Meanwhile, as prison regimes diminish, prisoners increasingly see nothing for them on the inside and nothing on the outside. Spending 23 hours a day watching daytime TV will not be tolerated for long. Justice Secretary, Ken Clarke’s 40-hour working week may — eventually — engage some. But there is an immediate need to engage and motivate prisoners without throwing money at the problem; not least because there is no money to throw. Promoting literacy, reading and writing has sustained and motivated people since man invented the written word and something to write it down on.
Readers and Writers, one of English PEN's four programmes of work, recognised this and has grappled head on with these problems. It was set up to take writers into institutions where books and literature may be something of a rarity but where individuals are, in many cases, desperate to become readers and often writers too. For the past 20 years Readers and Writers has taken authors into schools, prisons, detention centres, refugee centres and children’s centres. Thanks to the generosity of publishers writers’ visits are preceded by free books for the participants to use in sessions and to keep. For so many of the people taking part one of the most important gifts of the programme is gaining the ability to tell their own story; to make sense of their lives through writing. For many others just being able to see themselves as readers is a revelation.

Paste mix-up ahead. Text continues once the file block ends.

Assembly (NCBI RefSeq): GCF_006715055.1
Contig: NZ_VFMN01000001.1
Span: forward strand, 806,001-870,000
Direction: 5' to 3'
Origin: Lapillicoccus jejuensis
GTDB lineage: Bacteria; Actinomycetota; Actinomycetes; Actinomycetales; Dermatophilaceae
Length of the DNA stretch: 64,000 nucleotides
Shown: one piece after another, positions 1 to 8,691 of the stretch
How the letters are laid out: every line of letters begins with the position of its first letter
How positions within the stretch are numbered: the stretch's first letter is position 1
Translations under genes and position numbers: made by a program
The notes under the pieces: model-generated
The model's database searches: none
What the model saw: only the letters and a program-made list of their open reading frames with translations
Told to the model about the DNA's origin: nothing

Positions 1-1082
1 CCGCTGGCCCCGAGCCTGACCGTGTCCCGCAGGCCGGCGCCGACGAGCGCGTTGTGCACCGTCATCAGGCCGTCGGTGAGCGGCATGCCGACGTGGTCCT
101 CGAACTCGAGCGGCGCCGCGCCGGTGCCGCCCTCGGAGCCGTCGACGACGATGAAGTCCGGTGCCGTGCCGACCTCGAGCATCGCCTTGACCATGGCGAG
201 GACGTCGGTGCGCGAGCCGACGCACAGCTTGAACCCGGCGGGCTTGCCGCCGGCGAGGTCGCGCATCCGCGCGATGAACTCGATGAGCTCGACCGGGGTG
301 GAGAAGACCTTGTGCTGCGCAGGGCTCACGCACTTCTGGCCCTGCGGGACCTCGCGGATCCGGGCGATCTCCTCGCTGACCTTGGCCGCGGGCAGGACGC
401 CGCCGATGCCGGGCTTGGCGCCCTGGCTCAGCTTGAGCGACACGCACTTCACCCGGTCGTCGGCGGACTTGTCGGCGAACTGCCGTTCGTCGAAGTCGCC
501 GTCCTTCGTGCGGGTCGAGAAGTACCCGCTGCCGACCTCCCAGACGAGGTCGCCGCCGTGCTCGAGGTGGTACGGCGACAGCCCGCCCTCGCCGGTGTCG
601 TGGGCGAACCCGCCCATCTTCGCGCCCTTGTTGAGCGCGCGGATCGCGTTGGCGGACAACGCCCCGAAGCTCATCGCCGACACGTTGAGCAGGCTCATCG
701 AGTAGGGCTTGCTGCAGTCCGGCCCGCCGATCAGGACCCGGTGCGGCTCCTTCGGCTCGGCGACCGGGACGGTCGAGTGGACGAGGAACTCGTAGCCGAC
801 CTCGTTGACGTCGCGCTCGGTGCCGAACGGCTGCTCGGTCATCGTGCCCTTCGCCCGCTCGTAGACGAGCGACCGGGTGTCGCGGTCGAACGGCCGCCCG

So let’s choose. Are we so terrified that literacy – and the work and tools needed to increase prisoners’ ability to read and write — represents a freedom too far? Or do we want to accept that literacy is a human right, a prerequisite for changing lives for the better?
Government policy to date has relied, as it has in schools, on testing and measurement, ignoring context and the needs of real people. There is a world out there knocking on the prison gates: PEN Readers and Writers, Prisoners Education Trust, and the Shannon Trust to name but a few. Let them in. Not grudgingly, ad hoc or as bid candy for the corporates, but as part of a Government-led literacy strategy involving the community to improve the lot of prisoners and the communities to which they return.